“Nobody asked us, nobody told us. We have a few thousand people here who signed their signature and said ‘no!’ We said ‘no!’”
Residents of Brighton Park, located in southwest Chicago, lashed out at officials over a planned migrant camp.
Nobody asked or told them.
Residents say they only found out about the project when they recently spotted construction crews working at the site. The discovery led to protests, and on Monday, city officials confirmed their intent for the 10-acre vacant lot, located at 38th and California.
“The City of Chicago has been identifying viable sites across the city to construct base camps as an alternative to new arrivals sleeping outdoors, at O’Hare and on the floors of police district stations as winter fast approaches,” the statement from the mayor’s office reads. “The site at 38th and California appears viable, and the intention is to construct temporary shelter at this site.”
The city’s statement confirmed speculation that the site would become Mayor Brandon Johnson’s first “winterized base camp” – after neighbors noticed construction equipment there.
Ald. Julia Ramirez (12th Ward) only found out when people called her office about it: “I had reached out to the city and they verified that was the case and ever since then, I’ve been pushing the administration to be more open, more transparent about the details.”
Hardly anyone believed her:
A heated protest last Thursday left Ramirez and an aide battered by protesters who accused her of backing the plan without getting the community’s input first.
Ramirez vehemently denied those accusations in a letter shared Sunday evening on “X,” the platform formerly known as Twitter.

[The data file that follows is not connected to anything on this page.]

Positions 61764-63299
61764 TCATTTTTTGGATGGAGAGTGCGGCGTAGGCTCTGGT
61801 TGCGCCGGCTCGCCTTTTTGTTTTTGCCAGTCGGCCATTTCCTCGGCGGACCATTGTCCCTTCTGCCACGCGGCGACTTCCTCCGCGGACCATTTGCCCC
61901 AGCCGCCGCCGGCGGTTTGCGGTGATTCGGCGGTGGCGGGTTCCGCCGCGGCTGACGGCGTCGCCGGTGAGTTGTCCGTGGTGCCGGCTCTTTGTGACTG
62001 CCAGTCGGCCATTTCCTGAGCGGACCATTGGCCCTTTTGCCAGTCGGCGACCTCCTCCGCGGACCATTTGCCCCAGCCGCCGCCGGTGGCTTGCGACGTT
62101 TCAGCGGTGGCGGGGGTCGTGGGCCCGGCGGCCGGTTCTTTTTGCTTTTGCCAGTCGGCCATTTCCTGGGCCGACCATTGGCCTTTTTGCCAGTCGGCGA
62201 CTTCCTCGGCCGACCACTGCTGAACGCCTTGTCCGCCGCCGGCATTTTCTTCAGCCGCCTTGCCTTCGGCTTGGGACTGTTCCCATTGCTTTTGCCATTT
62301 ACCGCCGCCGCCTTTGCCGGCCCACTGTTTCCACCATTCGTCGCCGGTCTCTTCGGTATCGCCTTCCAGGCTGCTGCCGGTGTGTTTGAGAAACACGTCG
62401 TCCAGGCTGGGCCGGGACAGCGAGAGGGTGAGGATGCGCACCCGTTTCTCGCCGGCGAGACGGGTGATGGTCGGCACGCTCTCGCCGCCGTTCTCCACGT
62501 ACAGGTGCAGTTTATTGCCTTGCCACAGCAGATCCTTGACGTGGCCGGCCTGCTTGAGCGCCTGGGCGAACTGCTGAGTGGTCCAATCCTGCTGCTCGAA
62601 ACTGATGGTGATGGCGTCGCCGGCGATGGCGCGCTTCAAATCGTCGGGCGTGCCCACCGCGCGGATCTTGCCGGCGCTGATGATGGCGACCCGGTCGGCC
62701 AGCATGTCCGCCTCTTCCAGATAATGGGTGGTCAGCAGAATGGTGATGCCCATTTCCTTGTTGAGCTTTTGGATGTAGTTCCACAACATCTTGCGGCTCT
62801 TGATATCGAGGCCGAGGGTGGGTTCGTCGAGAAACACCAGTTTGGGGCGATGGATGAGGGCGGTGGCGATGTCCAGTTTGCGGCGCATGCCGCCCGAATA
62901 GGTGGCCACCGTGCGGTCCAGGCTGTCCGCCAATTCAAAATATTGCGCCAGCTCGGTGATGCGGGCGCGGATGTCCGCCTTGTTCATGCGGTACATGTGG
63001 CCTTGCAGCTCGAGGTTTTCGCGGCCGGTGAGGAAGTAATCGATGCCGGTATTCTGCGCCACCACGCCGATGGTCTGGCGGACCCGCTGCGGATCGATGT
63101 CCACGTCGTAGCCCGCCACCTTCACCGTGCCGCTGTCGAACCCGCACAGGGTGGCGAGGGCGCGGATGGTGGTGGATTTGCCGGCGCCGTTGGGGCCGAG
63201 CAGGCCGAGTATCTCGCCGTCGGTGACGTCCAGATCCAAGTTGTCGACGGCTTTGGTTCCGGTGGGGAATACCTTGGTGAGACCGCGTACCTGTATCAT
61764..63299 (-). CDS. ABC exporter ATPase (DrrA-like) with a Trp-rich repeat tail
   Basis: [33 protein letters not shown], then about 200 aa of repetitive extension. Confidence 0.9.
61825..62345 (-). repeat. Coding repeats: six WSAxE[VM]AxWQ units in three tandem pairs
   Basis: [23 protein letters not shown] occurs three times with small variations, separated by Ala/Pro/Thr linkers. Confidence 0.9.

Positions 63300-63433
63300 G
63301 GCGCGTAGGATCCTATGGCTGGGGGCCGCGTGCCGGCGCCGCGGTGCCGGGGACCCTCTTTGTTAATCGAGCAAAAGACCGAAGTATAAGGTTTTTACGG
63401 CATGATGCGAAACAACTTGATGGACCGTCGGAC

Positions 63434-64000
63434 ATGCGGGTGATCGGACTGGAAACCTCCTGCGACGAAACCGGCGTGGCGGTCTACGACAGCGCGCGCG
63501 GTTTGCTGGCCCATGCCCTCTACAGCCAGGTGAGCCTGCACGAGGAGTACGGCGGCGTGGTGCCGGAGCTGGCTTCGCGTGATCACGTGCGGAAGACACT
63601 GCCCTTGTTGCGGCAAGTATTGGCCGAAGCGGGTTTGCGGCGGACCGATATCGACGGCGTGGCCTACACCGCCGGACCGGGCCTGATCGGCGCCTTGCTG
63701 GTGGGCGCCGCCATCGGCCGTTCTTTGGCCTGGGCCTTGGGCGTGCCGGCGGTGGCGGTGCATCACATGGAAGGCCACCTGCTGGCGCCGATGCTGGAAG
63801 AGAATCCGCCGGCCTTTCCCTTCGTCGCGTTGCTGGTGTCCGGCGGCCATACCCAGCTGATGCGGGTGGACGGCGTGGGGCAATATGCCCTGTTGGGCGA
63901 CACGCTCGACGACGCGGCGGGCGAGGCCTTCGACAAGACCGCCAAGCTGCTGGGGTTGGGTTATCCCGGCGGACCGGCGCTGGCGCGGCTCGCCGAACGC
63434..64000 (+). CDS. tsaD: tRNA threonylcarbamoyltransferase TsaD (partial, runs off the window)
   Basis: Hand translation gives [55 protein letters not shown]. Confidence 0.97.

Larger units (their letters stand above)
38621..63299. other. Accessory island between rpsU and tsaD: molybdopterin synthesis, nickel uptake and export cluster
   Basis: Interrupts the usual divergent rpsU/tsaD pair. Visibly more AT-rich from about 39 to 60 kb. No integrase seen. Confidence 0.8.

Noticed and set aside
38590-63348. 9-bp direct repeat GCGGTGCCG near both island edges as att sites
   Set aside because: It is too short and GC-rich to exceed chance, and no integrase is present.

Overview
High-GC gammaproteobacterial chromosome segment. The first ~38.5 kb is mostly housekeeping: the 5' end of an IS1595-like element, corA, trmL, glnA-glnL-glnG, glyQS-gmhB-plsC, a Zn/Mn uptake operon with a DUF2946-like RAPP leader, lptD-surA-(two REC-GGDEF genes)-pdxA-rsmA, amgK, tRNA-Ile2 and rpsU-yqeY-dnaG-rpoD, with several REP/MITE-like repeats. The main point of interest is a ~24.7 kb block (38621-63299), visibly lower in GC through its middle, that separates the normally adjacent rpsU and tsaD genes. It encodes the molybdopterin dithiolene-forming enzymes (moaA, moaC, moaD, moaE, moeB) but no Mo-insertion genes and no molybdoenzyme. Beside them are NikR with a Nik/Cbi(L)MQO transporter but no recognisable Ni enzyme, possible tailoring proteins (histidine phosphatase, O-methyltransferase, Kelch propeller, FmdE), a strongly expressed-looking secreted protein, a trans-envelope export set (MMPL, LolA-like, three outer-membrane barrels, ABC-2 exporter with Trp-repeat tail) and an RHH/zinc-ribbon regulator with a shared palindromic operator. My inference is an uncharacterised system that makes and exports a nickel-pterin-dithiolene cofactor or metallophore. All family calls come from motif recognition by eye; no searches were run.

“The Mayor’s office did not consult with me or my office about their current plans to construct a temporary shelter — meant to house 1,500 people — at 38th & California,” Ramirez asserted in the letter.
The auditorium at Kelly College Preparatory High School filled up and some people couldn’t even get inside for a town meeting: “Nobody asked us, nobody told us. We have a few thousand people here who signed their signature and said ‘no!’ We said ‘no!’”
There are plenty of people who want to help the immigrants but it’s also almost winter:
Ada Zhu, 33, read a printed script to city officials: ”(This) clearly showed the mayor’s disrespect for our district. You are taking our rights away. This is not right.”
Julie Ganez, 60, who lives a block and a half from the site, said she is not against immigration, but she knows there are other spaces to house migrants.
”Nosotros necesitamos seguridad. Hay que arreglar los problemas que tienen en casa. We need security. We should fix the problems we already have here,” she said in Spanish with the help of a translator.
Former alderman George Cardenas said the site has environmental concerns: ”That site is contaminated, otherwise we would have built houses there a long time ago.”
Another resident said, “We have concerns about our students, our children who walk on this street every day, how do we ensure their safety.”DONATE
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